Tag Archives: NSW

Dating the hobbit

When Australian and Indonesian scientists revealed their “Hobbit” discovery in 2004, it created a sensation. Homo floresiensis was a previously undiscovered branch of the human family tree, raising images of a lost world of “little people” living on a remote island in eastern Indonesia.

What really excited scientists about the discovery of the one-metre tall adult skeleton in a cave on Flores was the realisation this species had co-existed with Homo sapiens until just 12,000 years ago.

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Lake Mungo reveals ancient human adaptation to climate change

Lake Mungo’s ancient landscape.
Lake Mungo’s ancient landscape.

Aboriginal Elders from the Traditional Tribal Groups in the Willandra Lakes World Heritage Area are collaborating with researchers to produce the first integrated account of the history of human settlement, landscape evolution and past environmental change for Australia’s foremost ‘Ice Age’ archive.

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The lighting revolution has only just begun

Zinc oxide crystal. Credit: Matthew Foley, UTS.
Zinc oxide crystal. Credit: Matthew Foley, UTS.

LED lighting is sweeping the world. It’s energy efficient, long lasting, and could save users billions of dollars worldwide and dramatically reduce carbon emissions. But it’s still a young technology. Much more efficient lights are on the way.

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Tiny particles could assist in breast cancer screening

These optically barcoded nanoparticles could transform cancer diagnosis.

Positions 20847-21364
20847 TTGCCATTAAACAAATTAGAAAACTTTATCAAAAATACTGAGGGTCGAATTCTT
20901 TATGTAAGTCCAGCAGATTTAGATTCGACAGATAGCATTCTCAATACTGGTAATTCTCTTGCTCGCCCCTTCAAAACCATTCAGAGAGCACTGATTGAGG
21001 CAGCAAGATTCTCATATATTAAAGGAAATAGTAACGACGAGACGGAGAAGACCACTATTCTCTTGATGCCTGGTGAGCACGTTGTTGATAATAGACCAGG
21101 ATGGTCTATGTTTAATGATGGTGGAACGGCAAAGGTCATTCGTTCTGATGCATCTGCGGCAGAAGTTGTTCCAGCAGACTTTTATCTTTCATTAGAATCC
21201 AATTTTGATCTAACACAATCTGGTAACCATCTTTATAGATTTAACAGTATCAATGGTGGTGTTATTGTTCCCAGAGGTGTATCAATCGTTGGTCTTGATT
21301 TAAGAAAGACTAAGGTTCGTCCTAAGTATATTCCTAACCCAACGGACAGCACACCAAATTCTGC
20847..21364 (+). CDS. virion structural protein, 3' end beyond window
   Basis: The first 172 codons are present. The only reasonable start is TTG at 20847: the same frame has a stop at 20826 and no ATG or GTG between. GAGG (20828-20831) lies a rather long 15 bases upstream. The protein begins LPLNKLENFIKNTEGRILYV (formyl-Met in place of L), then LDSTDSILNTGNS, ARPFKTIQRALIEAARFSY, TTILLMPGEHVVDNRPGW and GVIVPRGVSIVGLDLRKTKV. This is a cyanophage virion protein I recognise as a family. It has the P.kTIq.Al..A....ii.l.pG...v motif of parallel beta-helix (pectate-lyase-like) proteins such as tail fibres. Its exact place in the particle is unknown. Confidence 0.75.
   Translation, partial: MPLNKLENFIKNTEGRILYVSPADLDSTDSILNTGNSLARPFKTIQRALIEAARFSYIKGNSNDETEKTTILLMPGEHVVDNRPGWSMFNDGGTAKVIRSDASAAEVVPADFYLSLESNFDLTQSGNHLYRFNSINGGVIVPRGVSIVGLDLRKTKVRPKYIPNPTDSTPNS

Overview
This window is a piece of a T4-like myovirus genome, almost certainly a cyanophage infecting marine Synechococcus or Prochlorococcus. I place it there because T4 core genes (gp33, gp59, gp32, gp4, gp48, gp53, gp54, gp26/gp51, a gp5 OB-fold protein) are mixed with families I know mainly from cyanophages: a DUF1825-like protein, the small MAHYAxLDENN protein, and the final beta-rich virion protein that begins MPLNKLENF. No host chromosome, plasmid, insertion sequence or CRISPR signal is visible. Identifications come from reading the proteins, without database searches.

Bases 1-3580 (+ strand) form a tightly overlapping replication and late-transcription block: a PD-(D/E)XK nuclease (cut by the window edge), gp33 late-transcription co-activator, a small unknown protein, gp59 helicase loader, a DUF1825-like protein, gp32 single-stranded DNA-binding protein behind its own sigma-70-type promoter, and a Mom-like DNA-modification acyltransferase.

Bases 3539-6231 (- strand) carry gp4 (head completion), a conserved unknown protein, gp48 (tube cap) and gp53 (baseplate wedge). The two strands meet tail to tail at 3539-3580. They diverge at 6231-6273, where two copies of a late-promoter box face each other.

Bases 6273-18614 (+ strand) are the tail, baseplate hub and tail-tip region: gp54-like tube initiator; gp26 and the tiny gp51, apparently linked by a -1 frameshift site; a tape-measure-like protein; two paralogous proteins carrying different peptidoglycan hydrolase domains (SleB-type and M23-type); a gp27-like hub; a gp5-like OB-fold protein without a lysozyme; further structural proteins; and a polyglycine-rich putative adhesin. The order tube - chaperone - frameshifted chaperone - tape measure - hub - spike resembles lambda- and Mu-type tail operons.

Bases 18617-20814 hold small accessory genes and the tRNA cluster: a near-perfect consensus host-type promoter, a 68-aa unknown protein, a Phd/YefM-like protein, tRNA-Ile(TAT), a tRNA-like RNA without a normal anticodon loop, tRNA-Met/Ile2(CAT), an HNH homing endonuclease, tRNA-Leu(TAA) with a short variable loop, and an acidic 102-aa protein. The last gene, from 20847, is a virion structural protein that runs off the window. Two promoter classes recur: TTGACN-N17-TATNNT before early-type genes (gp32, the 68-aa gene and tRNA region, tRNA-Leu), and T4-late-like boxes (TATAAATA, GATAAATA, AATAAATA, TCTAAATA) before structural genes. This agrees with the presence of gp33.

These optically barcoded nanoparticles could transform cancer diagnosis.

Blood tests using nanoparticles carrying molecules which can detect breast cancer biomarkers could save millions of lives and open the way to mass screening for many cancers.

Prof. Matt Trau, of the Australian Institute for Bioengineering & Nanotechnology at the University of Queensland, and his team are using a combination of nanotechnology and molecular biology in the project, funded by a five-year $5 million grant from the National Breast Cancer Foundation.

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Reading the hidden clock in a grain of sand

Zenobia Jacobs, University of Wollongong. Credit: timothyburgess.net
Zenobia Jacobs, University of Wollongong. Credit: timothyburgess.net

Dr Zenobia Jacobs wants to know where we came from, and how we got here. When did our distant ancestors leave Africa and spread across the world? Why? And when was Australia first settled?

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